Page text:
The Scottish Government has promised to include a free speech clause in its controversial anti-sectarianism Bill, but details have yet to be revealed.
There has been widespread concern that the Bill – which aims to tackle sectarian hatred – is ill-conceived and may harm free speech and religious liberty.
The promise of a free speech clause was made after a meeting between First Minister Alex Salmond and the Roman Catholic Bishop of Paisley, Philip Tartaglia – one of the Bill’s outspoken critics.
The particulars of a free speech clause have not yet been revealed, and many will want to see it before commenting.
After his meeting with the Bishop, Alex Salmond told the media: “This legislation was never meant to stop freedom of expression in Scotland – it is about bearing down on sectarianism and other offensive behaviour in Scotland, and stopping the expression of bigotry and hatred that the overwhelming majority of people in this country wish to see come to an end.”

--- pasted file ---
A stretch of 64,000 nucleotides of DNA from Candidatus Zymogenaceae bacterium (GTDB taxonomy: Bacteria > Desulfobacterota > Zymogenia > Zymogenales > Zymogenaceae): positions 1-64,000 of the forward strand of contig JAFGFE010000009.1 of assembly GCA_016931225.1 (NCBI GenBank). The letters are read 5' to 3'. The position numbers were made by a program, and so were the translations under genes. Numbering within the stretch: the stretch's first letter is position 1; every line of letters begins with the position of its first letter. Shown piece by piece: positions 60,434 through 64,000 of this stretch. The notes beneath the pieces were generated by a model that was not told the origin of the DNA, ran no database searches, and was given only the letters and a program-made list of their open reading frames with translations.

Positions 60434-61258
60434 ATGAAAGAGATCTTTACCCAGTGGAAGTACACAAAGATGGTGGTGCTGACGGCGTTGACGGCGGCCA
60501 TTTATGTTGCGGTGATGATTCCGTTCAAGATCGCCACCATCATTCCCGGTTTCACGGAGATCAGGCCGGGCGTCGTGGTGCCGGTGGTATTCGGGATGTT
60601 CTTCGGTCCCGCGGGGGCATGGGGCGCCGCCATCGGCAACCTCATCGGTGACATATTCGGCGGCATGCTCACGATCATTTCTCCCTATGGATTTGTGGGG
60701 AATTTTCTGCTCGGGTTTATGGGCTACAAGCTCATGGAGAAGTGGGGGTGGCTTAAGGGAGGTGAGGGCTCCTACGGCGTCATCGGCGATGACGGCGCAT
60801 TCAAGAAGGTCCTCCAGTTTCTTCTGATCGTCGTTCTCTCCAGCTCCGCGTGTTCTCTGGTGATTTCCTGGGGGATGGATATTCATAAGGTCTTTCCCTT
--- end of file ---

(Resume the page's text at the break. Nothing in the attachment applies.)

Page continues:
Bishop Tartaglia said: “I share the concerns of the Scottish Government that sectarianism should be eradicated from Scottish society.”
But there have been concerns that the Bill may harm freedom of expression, the Bishop added.
He said the Scottish Government had “recognised” these concerns.
No date has been announced for the publication of a proposed free speech clause.